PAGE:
Taras from Ukrainiana has provided an excellent primer on the Holodomor. He also reported from Kyiv Holodomor commemorations.
- Many Canadians attended a ceremony this week marking the 75th anniversary of the Ukrainian Famine, or Holodomor, and Selkirk-Interlake MP James Bezan says it’s about time.
- Three-quarters of a century after the Ukrainian famine, Olga Zazula still gets overwhelmed by intense grief. “All the families were dying of starvation,” said Zazula, 82, the only known Calgary resident to have lived through the Holodomor. Zazula, later sent with her sister to Germany into forced labour, moved to Canada in 1950 and has lived in Calgary since 1953.
- Christian and Muslim leaders jointly conducted a Holodomor service in the St. Sophia Cathedral of Kyiv and prayed but Rabbi Yaakov Dov Bleich who attended refused, referring to the Shabbat. Israel is still considering Yushchenko’s call to recognize the genocide as such.
- A book entitled ’Great Famine in Ukraine 1932-1933’ has been presented in Kyiv, a joint research of Polish and Ukrainian historians who looked for archive documents of the NKVD and Polish secret services concerning the Great Famine. The chairman of the Polish Institute of National Remembrance Janusz Kurtyka said the search brought to light a full picture of the tragedy. He underlined that the West, and that included Poland at that time, remained silent when confronted with the tragic facts reported.
- Slavka Shulakewych in Edmonton stifles tears as she recalls her father’s secret tale of torment, he was a survivor of Holodomor. “It was a dark secret,” Shulakewych said, choked with emotion. “He wouldn’t talk about it. It was something people so horrendously lived through and (they) had to do horrendous things.
- The Holy Synod of the Ukrainian Orthodox Church has called the Holodomor a genocide, “It became a weapon of diabolic revenge due to the inability to eradicate from the consciousness of our wise people endowed with great virtues its filial memory of God, the love of God, the loyalty to and faith in God“. A week later an unnamed member of the Ukrainian Orthodox Church Synod Metropolitan Onufry of Chernovtsy and Bukovina said “Holodomor was a correction from God, suppression of our pride that rebelled against ourselves, against human existence”. “There are certain forces that use holodomor to divide Russia and Ukraine saying that Russians oppressed Ukrainians.” “While I believe that holodomor killed more people in Russia than in Ukraine,” the Metropolitan said. And then of course he urged believers not to make a political action of commemorating holodomor victims, but rather to pay attention to its spiritual causes (we’ve heard this hypocrosy before).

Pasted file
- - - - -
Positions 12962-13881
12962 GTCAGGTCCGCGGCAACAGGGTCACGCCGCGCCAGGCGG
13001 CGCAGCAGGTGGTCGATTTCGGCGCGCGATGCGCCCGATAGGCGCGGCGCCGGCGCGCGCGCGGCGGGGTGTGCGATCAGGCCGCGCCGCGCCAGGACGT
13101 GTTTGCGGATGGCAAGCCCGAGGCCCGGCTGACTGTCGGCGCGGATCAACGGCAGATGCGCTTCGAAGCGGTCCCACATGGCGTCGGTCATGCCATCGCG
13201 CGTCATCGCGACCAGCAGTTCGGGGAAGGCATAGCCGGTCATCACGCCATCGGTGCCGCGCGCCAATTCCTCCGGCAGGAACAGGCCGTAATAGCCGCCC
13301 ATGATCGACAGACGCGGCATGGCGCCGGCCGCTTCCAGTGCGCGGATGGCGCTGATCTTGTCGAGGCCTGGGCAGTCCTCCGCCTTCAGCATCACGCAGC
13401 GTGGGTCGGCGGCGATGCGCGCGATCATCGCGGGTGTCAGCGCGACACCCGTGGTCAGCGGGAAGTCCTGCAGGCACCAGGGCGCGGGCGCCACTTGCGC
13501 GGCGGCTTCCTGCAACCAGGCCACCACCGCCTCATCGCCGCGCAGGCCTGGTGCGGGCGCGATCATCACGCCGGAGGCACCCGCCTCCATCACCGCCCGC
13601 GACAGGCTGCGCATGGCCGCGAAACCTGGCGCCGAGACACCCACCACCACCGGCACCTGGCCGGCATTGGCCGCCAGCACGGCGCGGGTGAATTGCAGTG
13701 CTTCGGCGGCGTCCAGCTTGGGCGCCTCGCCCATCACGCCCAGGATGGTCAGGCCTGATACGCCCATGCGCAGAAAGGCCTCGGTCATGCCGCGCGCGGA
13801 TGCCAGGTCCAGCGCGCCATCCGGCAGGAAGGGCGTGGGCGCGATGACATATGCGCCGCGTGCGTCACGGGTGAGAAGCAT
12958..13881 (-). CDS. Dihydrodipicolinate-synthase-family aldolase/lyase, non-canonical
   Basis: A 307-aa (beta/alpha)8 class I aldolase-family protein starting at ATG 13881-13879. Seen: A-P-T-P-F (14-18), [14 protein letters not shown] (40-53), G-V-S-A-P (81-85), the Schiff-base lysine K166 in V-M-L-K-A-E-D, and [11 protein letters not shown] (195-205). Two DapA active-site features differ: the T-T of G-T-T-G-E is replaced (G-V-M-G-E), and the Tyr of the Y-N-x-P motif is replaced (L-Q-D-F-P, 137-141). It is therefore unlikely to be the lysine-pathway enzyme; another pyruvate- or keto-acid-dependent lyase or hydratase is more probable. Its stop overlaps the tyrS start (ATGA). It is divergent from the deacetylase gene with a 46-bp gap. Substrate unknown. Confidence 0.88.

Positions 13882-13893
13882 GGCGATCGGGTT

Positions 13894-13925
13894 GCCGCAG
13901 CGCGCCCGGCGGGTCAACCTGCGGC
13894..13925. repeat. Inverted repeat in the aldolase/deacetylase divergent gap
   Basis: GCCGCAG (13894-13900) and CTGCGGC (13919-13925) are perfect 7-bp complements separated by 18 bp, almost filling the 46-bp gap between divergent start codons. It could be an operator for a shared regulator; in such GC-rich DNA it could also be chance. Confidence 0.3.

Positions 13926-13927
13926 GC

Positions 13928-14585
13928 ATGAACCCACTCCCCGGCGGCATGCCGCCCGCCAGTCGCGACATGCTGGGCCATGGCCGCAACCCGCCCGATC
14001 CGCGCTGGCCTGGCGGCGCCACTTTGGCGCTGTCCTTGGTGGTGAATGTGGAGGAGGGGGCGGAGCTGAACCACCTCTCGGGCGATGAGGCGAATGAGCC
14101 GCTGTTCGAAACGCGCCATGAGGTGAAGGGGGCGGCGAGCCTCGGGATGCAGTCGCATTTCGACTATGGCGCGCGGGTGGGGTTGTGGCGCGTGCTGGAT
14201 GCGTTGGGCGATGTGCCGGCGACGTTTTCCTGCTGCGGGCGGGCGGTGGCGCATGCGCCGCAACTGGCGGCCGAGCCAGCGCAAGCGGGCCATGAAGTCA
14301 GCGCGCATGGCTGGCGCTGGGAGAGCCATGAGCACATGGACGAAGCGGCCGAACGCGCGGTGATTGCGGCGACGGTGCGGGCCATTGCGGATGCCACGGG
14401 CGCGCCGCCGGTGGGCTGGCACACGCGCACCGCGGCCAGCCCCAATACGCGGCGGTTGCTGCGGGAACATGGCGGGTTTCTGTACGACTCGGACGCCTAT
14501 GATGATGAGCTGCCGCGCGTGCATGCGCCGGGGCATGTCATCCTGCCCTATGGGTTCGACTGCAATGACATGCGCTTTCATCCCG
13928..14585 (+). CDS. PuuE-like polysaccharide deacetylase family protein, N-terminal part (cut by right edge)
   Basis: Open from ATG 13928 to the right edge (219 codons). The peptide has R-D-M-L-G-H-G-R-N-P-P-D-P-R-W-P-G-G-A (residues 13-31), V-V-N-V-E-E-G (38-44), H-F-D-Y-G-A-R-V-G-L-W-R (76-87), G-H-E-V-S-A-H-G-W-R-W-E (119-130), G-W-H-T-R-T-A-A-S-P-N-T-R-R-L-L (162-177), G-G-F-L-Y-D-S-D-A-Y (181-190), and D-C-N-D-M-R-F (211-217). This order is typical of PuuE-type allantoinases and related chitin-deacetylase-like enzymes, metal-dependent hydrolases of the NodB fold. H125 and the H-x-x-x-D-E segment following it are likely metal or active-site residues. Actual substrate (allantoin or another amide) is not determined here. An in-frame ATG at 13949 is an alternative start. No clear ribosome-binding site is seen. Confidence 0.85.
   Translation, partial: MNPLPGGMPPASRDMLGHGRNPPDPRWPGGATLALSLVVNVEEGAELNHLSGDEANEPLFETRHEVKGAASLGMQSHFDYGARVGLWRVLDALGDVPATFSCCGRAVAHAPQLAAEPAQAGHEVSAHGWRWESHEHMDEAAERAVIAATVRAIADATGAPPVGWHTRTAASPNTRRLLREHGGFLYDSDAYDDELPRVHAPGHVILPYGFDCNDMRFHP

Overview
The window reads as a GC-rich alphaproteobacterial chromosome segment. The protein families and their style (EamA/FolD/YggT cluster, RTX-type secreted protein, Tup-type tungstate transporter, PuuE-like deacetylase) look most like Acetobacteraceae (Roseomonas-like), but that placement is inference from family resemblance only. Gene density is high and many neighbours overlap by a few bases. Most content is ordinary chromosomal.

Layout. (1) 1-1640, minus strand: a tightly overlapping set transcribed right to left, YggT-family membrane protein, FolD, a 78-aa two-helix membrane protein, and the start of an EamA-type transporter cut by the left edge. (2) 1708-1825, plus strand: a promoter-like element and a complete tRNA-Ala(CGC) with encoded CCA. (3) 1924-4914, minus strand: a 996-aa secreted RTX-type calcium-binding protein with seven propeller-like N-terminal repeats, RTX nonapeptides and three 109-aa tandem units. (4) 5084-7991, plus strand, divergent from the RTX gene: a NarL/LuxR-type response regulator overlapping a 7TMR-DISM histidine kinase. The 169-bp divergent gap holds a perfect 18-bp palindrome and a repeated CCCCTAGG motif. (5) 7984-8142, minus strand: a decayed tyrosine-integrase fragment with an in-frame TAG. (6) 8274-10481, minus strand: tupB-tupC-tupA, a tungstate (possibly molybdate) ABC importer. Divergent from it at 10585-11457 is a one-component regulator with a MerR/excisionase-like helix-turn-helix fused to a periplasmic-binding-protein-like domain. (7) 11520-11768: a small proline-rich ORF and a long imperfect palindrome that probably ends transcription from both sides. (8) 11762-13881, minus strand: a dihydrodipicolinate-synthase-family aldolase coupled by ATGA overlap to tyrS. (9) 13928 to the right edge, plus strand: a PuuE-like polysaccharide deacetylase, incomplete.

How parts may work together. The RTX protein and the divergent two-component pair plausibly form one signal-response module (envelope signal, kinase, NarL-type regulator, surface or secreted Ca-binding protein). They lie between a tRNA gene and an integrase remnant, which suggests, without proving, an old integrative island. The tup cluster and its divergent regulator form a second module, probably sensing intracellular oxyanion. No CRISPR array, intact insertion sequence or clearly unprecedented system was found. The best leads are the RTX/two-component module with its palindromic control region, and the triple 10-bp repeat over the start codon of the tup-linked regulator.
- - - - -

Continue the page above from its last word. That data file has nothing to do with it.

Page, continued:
- Media coverage by the mainstream media was poor. No coverage in Toronto, New American notes the void from the New York Times (are we really surprised?). Nash Holos points out the struggle of creating awareness.
- Lithuanian President Valdas Adamkus while visiting Kyiv: The Nazi and Soviet-committed crimes against humanity will be equally condemned and their victims commemorated.
- Ukrainian community in Yonkers came together to commemorate the Holodomor by taking part in a solemn procession.
- Ukraine is having a hard time getting the Holodomor of 1932-33 to be recognized on the international level. What with the Kremlin’s frenzied resistance, Ukraine has to struggle even for its right to submit pertinent resolutions for consideration by international organizations and look for additional arguments to prove its rightness and explain its stand, although it is self-evident.
- “I remember when I was eight years old and there was nothing to eat,” said Anna Shewel, 83. She was living with her family in Ukraine in 1932 and 1933 and is one of the survivors of the Holodomor. Josef Stalin’s communists cut off food and starved millions in an attempt to destroy the country’s drive towards independence.
- When Soviet authorities and many western journalists denied the Holodomor, Gareth Jones announced that millions were starving in Ukraine as a result of Stalin’s policies at a press conference in Berlin on 29 March, 1933. Several foreign correspondents rushed to rubbish the story with 1932 Pulitzer Prize winner Walter Duranty of the New York Times dismissing his eye-witness account as “a big scare story”. Jones was given Ukraine’s Order of Merit at Westminster in London.
- In 1932, when Anna Kaczanowicz was 12 years old, she noticed that her meals were getting smaller and smaller. “My parents tried desperately to grow food, but no matter what they planted, within a few days, everything would be gone — dug up during the middle of the night.” But Kaczanowicz, 88, who lives now in Webster, survived the Holodomor.
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